Pa. Court Says Utilities Cannot Break Rate Caps
HARRISBURG, Pa. (AP) - Two Pennsylvania utilities cannot raise electric rates they charge to customers, a move that would break deregulation-era electric-rate caps they agreed to a decade ago, a state judge ruled Friday.
Commonwealth Court Judge Rochelle S. Friedman upheld a January 2007 decision by state utility regulators to deny the request by Metropolitan Edison Co. and Pennsylvania Electric Co.
The utilities had argued that they should be able to raise customers' retail electric rates to reflect the increasing price of wholesale electricity. But Friedman wrote that the utilities chose not to sign long-term contracts that would have locked in all of their wholesale electricity costs over the life of the rate caps.
In 2006, the companies, both subsidiaries of Akron, Ohio-based FirstEnergy Corp., asked regulators to let them begin increasing electric rates, instead of waiting until 2011, when the utilities' rate caps expire.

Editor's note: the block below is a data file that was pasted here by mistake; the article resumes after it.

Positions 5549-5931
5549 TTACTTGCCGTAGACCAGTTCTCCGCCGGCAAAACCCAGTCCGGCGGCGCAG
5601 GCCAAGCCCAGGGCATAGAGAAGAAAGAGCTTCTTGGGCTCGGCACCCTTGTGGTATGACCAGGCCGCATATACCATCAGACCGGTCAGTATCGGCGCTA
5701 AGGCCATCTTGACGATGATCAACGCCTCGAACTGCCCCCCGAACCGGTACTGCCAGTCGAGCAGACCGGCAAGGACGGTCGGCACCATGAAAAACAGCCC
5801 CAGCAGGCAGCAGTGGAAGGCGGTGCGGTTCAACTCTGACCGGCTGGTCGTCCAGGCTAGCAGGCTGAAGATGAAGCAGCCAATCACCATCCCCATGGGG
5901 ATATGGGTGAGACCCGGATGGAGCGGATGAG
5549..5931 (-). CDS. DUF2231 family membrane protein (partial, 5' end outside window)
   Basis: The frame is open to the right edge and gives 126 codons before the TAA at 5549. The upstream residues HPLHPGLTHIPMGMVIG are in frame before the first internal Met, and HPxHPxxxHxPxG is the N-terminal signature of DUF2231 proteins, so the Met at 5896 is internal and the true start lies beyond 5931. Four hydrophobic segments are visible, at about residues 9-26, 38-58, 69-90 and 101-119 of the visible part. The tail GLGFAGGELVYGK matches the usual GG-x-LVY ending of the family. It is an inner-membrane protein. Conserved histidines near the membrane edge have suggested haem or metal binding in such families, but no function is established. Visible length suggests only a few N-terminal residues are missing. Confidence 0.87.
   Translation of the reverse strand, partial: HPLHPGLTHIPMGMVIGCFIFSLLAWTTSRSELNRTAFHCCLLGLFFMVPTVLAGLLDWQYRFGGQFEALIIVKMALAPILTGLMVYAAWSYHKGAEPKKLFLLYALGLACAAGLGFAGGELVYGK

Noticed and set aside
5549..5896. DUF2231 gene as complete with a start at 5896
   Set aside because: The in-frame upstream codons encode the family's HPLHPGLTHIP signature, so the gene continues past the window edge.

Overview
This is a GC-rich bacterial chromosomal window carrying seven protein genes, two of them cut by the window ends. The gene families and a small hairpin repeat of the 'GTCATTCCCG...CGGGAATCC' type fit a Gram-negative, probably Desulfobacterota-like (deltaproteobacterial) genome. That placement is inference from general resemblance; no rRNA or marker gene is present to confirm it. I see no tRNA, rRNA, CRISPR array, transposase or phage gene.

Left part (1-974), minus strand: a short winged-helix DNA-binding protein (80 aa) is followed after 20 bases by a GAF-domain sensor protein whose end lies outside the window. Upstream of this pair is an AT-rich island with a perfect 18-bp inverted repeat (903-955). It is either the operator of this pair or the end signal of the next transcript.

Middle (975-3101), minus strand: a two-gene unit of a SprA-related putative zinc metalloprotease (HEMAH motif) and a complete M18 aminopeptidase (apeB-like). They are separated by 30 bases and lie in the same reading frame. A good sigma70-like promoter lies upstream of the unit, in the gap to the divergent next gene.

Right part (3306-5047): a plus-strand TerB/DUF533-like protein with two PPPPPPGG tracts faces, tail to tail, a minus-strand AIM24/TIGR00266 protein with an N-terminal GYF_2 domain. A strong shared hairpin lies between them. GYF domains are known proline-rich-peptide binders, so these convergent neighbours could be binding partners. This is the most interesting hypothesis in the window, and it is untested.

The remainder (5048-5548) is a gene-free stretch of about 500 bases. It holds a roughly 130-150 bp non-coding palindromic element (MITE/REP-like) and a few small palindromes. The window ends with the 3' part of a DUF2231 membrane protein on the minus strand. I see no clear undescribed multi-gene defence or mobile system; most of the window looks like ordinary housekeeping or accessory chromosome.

The state's utility consumer advocate, Sonny Popowsky, said the companies would have been able to bill their customers another $2 billion plus over four years.
"This is an extremely important decision for MetEd and PennElec customers because they would have lost four years of benefits from the rate caps we all agreed upon,'' Popowsky said.
The companies serve a combined 1.1 million electric customers scattered across more than 40 counties in Pennsylvania.
A FirstEnergy spokesman, Scott Surgeoner, said he did not know whether the company will appeal. The utility's rate caps expire Jan. 1, 2011, allowing the company to begin passing on the full price of electricity supplied by the wholesale market.
Popowsky has estimated that bills for MetEd customers will balloon by 54 percent when the cap expires, while PennElec customers will have to absorb a 50 percent increase. Surgeoner said the utilities have not released their own estimates because they have not yet purchased the electricity that they will deliver in 2011.
As part of Pennsylvania's deregulation of the power industry, utilities had to cap electric rates at 1990s levels while they billed customers $14 billion to cover power plant costs. About 85 percent of Pennsylvania's 5 million-plus electric customers are living under rate caps.